Find out how Paul Glenfield makes the most of a winter river session by combining specimen and match tactics. Join the former Thames Champion on the banks of his favourite river for a session that’s full of surprises.
Paul Glenfield kicks the session off on the bread feeder.
An early chub on the bread!
The tail-end of the season can offer some fantastic river sport if you time things right. Here on the Thames at Wallingford there’s a touch of extra colour and flow, but it’s fining down quite nicely. These are ideal conditions to get out and enjoy a few hours on the riverbank!
Fish can shoal up tightly in the winter, so location can often make or break a session. My advice is to head for a town stretch with an obvious fish attracting feature, such as the road bridge that’s upstream of me today. With the natural cover this offers, plus the variations in flow it creates, you can be confident that there will always be a few resident fish about. Bridges are also a magnet for people who love to feed the resident ducks and swans, so there’s always a bit of free food going in for the fishes.
I’ve gone for a two-pronged float and feeder approach to get the most from today’s session. A loaf of bread, some maggots and hemp are all I’ll hopefully need for a decent day.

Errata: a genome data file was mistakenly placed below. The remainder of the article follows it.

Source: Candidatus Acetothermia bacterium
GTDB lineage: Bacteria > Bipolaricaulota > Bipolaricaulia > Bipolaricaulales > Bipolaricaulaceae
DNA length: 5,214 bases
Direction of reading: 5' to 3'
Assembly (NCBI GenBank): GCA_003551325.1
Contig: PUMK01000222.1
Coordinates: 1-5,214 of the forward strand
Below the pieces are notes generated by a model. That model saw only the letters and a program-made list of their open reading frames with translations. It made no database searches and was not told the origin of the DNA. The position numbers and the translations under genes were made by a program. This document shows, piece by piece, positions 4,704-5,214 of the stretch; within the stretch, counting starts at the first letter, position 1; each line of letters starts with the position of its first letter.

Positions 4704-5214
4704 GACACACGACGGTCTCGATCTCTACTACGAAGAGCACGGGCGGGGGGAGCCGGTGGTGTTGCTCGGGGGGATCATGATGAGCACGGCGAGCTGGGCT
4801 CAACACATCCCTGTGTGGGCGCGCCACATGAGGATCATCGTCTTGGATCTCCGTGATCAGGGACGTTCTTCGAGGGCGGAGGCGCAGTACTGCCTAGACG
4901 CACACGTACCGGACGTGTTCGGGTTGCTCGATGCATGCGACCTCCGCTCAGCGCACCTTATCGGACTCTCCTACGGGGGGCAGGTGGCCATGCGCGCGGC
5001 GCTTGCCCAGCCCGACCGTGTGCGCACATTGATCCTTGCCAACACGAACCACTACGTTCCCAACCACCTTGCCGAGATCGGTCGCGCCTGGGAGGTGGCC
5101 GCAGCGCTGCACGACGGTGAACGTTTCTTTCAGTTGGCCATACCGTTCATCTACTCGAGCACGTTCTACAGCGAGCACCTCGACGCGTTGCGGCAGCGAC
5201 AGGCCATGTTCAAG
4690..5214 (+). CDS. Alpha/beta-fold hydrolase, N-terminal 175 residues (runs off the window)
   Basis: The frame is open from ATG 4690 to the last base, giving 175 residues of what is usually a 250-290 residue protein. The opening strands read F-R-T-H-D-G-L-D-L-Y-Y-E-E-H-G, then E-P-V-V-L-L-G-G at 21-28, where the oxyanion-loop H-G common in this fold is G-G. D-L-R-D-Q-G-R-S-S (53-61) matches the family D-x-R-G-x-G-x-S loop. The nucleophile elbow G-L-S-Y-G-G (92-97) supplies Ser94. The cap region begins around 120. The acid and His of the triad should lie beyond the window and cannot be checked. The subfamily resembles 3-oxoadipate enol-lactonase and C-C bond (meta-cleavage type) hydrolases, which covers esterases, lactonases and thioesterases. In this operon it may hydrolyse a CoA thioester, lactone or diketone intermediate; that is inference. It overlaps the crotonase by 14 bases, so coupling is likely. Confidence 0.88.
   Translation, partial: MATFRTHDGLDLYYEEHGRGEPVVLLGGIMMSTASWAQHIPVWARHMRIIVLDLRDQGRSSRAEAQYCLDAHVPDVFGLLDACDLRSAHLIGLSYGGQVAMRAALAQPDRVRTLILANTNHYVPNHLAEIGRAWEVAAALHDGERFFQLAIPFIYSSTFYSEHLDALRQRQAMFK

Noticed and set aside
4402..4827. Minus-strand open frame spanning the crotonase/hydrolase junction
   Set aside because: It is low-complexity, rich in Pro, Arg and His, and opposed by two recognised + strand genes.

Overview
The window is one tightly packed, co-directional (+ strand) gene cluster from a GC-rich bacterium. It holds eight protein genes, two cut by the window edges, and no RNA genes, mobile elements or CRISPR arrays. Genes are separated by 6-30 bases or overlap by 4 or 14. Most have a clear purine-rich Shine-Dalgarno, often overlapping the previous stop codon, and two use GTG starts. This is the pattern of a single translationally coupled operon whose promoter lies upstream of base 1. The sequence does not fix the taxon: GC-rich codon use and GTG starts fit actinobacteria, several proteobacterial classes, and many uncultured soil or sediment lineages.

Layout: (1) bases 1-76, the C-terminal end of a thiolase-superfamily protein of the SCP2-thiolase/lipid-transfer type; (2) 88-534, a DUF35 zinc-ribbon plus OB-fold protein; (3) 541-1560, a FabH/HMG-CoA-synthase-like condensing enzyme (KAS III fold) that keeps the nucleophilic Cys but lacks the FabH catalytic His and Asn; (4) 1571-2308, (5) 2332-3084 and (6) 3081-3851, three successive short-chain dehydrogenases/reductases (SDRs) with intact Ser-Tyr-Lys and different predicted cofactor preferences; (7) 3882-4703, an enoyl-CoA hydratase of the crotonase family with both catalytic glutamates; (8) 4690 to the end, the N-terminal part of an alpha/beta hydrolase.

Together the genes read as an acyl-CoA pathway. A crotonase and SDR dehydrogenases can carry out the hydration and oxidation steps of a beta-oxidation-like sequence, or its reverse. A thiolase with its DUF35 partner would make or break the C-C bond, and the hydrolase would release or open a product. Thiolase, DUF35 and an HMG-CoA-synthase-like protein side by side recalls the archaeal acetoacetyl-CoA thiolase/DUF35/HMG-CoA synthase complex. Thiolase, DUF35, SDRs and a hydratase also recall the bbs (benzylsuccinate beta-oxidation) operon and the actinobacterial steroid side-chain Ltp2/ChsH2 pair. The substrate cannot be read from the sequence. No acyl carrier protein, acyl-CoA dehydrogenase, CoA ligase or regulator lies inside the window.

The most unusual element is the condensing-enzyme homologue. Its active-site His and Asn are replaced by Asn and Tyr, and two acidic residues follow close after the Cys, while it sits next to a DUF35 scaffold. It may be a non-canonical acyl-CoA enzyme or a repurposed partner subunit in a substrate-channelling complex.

Len Arbery caught this excellent chub weighing 7lb 5oz just over a week ago from the Thames. The former Drennan Cup winner and well respected big fish specialist explains how he caught it:
After the weekend’s rain I was quite surprised to see the middle Thames in perfect chub fishing condition. That is, with a bottle-green colour and having little flow. My usual touch-legering tactics accounted for a 4lb 2oz chub after about an hour spent in the first swim. That was the only bite, so I moved farther downstream to large slack area.
After noticing a couple of ‘unhittable’ small indications on the quiver I changed tactics to a coil of silver-paper as a bite indicator. I then missed the first bite, but made no mistake with the second!
This hooked fish took quite some line off the clutch, more like a carp than a chub but, after a tremendous tussle, a chub it proved. And what a chub at 7lb 5oz! It was 23 inches long with a 16 inch girth.